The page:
- Stretch and spray: Where the lateral muscle is stretched and sprayed with a coolant to alleviate the trigger points.
- Cervical spinal manipulation: Spinal adjustment to the cervical spine to loosen up stiff muscles surrounding the neck and lower jaw.
- Heat compression: A hot pack is placed on the jaw to relax the muscles.
When chiropractors utilize these techniques on the trigger points affecting the lateral pterygoid, it may potentially alleviate TMJ dysfunction symptoms associated with trigger points.
The lateral pterygoid is part of the mastication muscles that work with the medial pterygoid muscle to stabilize the jaw and provide motor function when the host is chewing or speaking. When the lateral pterygoid muscle becomes overused through excessive chewing or being affected by traumatic factors can cause the development of pain symptoms associated with trigger points. Trigger points are tiny knots in the muscle that can cause referred pain to different locations in the body. When this happens, many individuals suffer from other chronic conditions associated with trigger points. One of them is TMJ dysfunction, where the surrounding muscles in the lower jaw become irritated and can make the jaw lock up. Fortunately, various treatments exist for many individuals to relieve trigger point pain associated with TMJ dysfunction affecting their jaws and help prevent the associated symptoms from progressing further.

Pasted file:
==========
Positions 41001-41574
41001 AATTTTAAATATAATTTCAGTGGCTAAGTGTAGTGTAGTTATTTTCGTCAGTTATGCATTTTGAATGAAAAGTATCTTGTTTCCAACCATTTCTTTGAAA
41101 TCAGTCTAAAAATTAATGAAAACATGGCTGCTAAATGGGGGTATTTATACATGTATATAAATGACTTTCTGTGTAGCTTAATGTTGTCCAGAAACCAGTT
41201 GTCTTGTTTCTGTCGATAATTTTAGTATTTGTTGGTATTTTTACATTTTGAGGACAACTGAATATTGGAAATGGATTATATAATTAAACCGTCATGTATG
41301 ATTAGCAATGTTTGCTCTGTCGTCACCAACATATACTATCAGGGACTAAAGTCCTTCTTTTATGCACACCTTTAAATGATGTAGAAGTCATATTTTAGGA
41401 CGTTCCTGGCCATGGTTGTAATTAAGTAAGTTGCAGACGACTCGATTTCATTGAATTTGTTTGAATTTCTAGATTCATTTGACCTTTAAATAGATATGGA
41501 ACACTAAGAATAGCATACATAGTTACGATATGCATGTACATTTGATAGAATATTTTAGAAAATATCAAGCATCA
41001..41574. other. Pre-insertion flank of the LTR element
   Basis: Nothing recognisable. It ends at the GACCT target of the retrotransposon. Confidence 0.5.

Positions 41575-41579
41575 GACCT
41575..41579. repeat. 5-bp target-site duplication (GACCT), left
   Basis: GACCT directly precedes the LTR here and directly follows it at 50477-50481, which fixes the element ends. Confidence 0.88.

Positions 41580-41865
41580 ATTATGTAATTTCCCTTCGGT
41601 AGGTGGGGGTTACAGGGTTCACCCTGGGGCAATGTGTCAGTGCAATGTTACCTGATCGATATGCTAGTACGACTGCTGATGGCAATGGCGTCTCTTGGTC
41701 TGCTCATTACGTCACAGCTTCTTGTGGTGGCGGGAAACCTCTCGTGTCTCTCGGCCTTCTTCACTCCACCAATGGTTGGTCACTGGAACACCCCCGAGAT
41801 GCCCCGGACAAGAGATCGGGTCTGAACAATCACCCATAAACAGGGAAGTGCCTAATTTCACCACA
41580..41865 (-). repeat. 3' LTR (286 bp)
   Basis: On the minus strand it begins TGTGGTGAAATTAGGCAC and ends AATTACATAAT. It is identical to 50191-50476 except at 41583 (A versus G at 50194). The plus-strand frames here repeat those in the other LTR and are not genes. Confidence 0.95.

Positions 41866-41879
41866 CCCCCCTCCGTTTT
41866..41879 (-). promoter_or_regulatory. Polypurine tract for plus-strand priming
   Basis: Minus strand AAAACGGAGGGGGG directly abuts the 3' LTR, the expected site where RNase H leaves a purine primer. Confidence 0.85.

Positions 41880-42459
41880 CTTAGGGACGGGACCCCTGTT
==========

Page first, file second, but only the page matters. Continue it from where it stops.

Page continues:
Litko, Monika, et al. “Correlation between the Lateral Pterygoid Muscle Attachment Type and Temporomandibular Joint Disc Position in Magnetic Resonance Imaging.” Dento Maxillo Facial Radiology, The British Institute of Radiology., Oct. 2016, www.ncbi.nlm.nih.gov/pmc/articles/PMC5595028/.
Liu, Meng-Qi, et al. “Functional Changes of the Lateral Pterygoid Muscle in Patients with Temporomandibular Disorders: A Pilot Magnetic Resonance Images Texture Study.” Chinese Medical Journal, Wolters Kluwer Health, 5 Mar. 2020, www.ncbi.nlm.nih.gov/pmc/articles/PMC7065862/.
Lopes, Sérgio Lúcio Pereira de Castro, et al. “Lateral Pterygoid Muscle Volume and Migraine in Patients with Temporomandibular Disorders.” Imaging Science in Dentistry, Korean Academy of Oral and Maxillofacial Radiology, Mar. 2015, www.ncbi.nlm.nih.gov/pmc/articles/PMC4362986/.
Rathee, Manu, and Prachi Jain. “Anatomy, Head and Neck, Lateral Pterygoid Muscle.” In: StatPearls [Internet]. Treasure Island (FL), StatPearls Publishing, 29 Oct. 2021, www.ncbi.nlm.nih.gov/books/NBK549799/.